It has come to light recently that the Dairy Herd Management magazine, a publication focusing on news from the dairy industry, are having a bit of a cry over some spilt truths.

By now, most people are aware of the documentary What the Health that became available on Netflix last month. The documentary uncovers links between medical associations and animal agriculture in the USA. But Hannah Thompson-Weeman, Communications Director at the Animal Agriculture Alliance, thinks she’s discovered that the claims in the documentary are ‘outright ridiculous’.

Her article featured in Dairy Herd Management focuses on four points made in the documentary and Thompson-Wieman provides sources counteracting the claims made in the documentary.

Thompson-Weeman’s article isn’t the first we’re hearing about the animal agricultural sectors no being too happy with the documentary. Earlier this week What the Health’s ratings were dropping supposedly thanks to ‘aggressive animal agricultural groups.

It’s unsurprising that a woman whose job only exists thanks to animal agriculture is displeased with such a film. The company she works for even have a ‘Meat Matters’ campaign page on their site, which tells readers all about the reductions in environmental harm caused by animal agriculture, and lists ways in which meat can be good for you. They invite ‘proud omnivores’ to take a pledge telling all their friends why ‘meat matters’ and even have a section attacking the Meatless Monday campaign. They claim that Meatless Monday ‘pushes an unbalanced animal rights and environmental agenda by promoting false claims about animal agriculture.’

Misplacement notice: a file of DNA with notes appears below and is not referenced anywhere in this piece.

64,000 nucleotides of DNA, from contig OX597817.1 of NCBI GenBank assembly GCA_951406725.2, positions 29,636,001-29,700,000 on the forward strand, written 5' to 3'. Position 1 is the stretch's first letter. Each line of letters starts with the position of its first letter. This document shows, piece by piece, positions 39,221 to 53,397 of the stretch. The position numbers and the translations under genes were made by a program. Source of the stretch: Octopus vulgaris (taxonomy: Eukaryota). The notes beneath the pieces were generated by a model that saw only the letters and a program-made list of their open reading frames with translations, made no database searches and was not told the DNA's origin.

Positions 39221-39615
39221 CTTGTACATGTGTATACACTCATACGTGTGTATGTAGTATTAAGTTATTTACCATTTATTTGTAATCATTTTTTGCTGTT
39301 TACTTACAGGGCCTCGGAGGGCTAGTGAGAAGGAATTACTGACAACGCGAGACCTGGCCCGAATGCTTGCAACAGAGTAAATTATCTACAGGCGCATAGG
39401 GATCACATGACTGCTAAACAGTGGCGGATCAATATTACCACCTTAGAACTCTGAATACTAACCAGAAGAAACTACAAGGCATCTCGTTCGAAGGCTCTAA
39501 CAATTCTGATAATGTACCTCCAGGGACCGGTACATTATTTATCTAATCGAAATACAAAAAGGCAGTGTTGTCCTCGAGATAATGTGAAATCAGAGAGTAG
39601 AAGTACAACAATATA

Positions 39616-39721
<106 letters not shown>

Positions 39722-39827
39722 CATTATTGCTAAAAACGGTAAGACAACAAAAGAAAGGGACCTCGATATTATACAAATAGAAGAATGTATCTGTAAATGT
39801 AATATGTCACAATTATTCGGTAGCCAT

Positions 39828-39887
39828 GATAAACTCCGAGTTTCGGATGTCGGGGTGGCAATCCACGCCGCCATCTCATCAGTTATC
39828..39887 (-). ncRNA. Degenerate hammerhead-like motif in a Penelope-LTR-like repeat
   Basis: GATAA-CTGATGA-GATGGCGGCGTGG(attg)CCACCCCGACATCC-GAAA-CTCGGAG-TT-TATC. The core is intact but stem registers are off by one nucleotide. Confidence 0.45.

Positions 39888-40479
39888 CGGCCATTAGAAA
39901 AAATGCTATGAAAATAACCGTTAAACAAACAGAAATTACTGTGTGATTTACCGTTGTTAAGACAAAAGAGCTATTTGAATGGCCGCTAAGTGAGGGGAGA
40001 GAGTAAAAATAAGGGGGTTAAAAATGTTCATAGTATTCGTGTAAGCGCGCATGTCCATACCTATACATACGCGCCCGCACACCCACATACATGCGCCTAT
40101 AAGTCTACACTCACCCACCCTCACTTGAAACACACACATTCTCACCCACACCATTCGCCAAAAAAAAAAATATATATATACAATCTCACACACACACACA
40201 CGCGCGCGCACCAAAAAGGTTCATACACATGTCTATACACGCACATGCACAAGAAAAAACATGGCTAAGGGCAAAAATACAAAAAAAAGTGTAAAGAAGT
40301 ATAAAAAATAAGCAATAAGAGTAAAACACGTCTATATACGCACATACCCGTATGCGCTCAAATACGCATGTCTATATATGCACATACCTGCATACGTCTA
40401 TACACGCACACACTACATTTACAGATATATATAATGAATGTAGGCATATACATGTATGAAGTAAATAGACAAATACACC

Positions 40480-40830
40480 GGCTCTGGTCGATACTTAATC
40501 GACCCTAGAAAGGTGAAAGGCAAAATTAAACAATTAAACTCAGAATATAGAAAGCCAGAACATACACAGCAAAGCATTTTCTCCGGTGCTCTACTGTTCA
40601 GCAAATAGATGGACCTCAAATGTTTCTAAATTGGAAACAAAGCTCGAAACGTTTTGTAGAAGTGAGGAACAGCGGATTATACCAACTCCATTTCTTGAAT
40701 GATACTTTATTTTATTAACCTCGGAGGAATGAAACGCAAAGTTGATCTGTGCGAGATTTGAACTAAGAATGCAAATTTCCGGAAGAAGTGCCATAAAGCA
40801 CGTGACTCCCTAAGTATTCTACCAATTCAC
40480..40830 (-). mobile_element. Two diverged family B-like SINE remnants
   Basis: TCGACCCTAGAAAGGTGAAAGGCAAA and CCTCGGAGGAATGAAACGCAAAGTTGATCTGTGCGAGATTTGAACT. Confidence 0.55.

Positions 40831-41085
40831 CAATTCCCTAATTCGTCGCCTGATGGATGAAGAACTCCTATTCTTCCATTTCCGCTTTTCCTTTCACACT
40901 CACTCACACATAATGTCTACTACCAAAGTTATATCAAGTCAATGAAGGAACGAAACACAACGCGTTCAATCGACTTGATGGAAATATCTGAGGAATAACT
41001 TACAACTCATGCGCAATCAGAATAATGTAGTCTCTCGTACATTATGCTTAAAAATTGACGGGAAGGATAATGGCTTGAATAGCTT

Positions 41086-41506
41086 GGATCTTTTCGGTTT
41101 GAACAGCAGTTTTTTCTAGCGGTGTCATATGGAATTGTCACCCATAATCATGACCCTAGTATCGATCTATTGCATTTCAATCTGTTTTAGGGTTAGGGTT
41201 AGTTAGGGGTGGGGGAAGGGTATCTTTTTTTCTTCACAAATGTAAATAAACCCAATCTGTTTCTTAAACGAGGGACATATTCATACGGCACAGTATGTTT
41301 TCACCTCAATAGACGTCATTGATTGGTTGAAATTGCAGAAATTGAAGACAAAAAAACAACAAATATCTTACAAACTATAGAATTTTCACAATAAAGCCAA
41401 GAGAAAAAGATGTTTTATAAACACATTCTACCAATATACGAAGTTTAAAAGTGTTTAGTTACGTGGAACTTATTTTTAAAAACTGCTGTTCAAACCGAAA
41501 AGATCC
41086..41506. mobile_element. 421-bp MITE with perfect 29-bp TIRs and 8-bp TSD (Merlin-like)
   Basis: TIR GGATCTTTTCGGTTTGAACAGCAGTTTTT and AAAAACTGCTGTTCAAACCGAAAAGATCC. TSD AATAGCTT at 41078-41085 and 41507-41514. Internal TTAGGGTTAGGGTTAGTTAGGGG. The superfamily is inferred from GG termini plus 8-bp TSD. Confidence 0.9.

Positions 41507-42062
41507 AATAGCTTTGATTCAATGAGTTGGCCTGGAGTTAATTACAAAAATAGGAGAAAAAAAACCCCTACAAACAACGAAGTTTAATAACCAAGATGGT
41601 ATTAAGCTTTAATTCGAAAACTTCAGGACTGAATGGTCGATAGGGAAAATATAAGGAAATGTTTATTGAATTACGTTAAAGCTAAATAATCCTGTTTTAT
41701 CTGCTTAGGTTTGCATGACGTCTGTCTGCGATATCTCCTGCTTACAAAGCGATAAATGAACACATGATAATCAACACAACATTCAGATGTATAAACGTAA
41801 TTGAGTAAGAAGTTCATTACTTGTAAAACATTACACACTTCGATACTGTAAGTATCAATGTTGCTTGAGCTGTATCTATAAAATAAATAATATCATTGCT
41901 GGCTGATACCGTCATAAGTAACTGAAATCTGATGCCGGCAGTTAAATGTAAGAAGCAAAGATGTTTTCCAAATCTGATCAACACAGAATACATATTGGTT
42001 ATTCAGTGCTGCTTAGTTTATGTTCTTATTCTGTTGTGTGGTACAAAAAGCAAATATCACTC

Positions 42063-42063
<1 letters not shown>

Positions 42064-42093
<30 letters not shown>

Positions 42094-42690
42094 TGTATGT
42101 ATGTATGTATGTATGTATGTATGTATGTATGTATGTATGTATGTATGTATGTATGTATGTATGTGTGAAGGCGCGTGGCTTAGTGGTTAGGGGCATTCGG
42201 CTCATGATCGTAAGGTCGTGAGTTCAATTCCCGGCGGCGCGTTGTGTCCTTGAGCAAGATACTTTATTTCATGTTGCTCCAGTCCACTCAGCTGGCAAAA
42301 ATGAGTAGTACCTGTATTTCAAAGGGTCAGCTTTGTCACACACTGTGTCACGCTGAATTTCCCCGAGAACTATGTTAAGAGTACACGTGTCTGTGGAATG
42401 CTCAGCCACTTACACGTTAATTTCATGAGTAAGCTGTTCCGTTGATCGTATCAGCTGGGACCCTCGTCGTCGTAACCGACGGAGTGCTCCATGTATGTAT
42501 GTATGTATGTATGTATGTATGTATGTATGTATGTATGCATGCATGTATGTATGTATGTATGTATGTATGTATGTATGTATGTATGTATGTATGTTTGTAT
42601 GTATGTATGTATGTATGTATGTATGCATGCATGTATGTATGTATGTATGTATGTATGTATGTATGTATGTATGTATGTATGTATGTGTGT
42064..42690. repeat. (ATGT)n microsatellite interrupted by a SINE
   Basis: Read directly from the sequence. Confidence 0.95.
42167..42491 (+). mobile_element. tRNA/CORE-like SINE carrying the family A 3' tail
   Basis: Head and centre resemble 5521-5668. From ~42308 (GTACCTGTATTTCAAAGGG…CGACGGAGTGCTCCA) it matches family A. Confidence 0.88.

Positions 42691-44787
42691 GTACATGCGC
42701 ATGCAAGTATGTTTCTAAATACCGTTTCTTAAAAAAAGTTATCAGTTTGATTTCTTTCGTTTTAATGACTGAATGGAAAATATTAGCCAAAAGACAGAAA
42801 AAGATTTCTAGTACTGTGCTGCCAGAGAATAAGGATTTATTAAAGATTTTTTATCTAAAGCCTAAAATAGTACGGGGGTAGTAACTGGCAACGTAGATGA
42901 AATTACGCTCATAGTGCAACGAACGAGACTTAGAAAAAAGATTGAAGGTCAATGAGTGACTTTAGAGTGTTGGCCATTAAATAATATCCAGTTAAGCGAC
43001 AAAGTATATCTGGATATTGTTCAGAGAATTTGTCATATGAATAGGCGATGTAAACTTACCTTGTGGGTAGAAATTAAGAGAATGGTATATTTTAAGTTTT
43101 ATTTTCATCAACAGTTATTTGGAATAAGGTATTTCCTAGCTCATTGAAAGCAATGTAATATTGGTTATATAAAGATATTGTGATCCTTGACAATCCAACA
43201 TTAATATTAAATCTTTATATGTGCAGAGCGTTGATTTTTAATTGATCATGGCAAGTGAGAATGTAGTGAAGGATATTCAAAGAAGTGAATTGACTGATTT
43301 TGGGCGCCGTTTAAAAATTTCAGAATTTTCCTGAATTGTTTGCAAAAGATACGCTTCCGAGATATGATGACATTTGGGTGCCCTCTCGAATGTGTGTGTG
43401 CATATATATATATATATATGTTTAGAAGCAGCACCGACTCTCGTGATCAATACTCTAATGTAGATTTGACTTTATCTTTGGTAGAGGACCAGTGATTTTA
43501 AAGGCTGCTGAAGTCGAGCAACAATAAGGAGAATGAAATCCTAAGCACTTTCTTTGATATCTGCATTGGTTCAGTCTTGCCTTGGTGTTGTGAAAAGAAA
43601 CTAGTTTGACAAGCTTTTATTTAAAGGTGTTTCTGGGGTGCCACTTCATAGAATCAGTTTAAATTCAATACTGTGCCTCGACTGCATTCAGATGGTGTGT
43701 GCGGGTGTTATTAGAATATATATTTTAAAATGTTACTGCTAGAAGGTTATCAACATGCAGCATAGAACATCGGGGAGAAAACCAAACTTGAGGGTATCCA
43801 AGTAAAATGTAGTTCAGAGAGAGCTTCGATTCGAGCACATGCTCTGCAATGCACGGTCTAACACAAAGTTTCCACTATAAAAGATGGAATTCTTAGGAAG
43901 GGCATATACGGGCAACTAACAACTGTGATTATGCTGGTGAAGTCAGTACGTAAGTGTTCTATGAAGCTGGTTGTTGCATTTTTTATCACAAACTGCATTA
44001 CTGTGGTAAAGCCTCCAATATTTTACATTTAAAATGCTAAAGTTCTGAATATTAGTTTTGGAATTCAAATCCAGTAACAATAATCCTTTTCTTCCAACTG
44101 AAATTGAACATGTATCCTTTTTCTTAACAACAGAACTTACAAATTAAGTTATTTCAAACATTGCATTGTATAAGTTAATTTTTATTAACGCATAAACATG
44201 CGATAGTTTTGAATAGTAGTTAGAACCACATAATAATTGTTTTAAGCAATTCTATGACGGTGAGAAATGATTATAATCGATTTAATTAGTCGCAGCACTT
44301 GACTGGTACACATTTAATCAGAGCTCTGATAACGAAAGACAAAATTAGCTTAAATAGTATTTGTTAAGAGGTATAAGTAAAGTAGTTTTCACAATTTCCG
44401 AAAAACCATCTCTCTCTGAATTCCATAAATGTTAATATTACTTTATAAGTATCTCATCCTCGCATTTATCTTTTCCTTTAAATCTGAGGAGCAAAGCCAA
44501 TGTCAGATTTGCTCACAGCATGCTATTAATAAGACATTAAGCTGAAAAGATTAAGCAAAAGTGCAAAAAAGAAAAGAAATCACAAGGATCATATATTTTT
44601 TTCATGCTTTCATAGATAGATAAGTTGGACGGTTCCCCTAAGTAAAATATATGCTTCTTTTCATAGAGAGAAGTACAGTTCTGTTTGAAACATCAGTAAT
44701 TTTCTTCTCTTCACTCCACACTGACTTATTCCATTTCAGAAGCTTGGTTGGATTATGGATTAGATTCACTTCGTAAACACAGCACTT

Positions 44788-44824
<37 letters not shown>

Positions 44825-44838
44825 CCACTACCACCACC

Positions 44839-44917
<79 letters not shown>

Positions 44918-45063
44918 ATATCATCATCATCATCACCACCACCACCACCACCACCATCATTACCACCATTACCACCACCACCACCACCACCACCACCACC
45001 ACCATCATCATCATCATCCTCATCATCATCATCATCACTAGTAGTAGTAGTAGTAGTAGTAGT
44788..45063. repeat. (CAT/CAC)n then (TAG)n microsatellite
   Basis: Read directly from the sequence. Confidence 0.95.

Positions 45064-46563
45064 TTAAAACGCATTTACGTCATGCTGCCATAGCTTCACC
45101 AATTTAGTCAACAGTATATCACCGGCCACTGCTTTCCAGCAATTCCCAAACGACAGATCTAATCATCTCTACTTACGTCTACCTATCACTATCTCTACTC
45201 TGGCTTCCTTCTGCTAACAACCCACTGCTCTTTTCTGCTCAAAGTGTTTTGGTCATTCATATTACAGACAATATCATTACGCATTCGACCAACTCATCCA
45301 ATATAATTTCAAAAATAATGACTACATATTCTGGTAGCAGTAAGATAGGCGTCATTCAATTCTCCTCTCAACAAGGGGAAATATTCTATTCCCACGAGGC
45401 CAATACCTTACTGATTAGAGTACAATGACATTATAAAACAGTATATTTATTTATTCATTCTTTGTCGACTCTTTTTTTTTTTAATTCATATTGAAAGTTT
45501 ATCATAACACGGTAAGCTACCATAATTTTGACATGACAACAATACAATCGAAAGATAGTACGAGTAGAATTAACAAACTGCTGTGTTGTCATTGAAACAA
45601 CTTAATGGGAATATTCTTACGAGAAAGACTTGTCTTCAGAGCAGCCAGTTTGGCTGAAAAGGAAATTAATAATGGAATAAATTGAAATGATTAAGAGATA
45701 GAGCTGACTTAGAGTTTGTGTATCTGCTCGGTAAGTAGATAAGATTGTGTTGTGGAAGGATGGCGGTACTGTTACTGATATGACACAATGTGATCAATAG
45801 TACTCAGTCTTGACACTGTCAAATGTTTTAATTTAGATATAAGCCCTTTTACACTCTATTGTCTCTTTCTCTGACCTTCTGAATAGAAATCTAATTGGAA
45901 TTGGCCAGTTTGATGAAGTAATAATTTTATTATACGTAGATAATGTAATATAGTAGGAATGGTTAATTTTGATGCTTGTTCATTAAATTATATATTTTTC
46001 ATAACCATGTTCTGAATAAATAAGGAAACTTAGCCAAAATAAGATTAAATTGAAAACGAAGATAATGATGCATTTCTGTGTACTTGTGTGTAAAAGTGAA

In her article Thompson-Weeman claims that it’s unsurprising that the doctors featured in What the Health, who are from the PCRM and are advocates for a vegan diet, would come to the conclusion that plant-based is better. Although this is a valid point, I wonder what she thinks it’s proves? What possible gain could trained medical professionals have from moving away from standard accepted viewpoints on nutrition to something new unless they genuinely believed there was scientific evidence to back it up?

At no point does she attempt to disprove the claim made in the documentary that the animal agriculture industry is ‘colluding’ with health groups, which provides a much more direct link between pushing false information and personal gain.

Taking a look at some of the sources she chose to cite, her argument against PCRM becomes even more hypocritical. She leads readers to an article published by Harvard Medical School claiming that eggs can be part of a healthy diet. Aside from the fact that the article suggests that you limit your egg intake, it certainly is pro egg consumption. However, If you take a closer look into Harvard Medical School, you will see that they have received a huge amount of funding from the American Heart Association. The documentary What the Health singles the American Heart Association out as one of the groups who rely heavily on contribution from companies who profit from animal agriculture. Conflict of interest much?

She goes on to attempt to debunk the fact that milk has pus in it by siting the blog of a dairy farmer. She also provides a link to an article about processed meats not causing cancer that was published several months before the International Agency for Research on Cancer (IARC) declared that processed meat was in fact a carcinogen.

Of the four facts she chooses to disparage, the only one with a potentially credible source is the statistics on greenhouse gases which comes from the Environmental Protection Agency. However, it’s not fully clear on the webpage how they have calculated these statistics and Cowspiracy, a documentary made by the same team as What the Health, provide several different reports that counteract these claims.

Despite her best efforts, all Thomspon-Weeman has truly achieved in her article is proving that those who profit from the meat, egg and dairy industries will say just about anything to get you to believe that ‘meat matters.’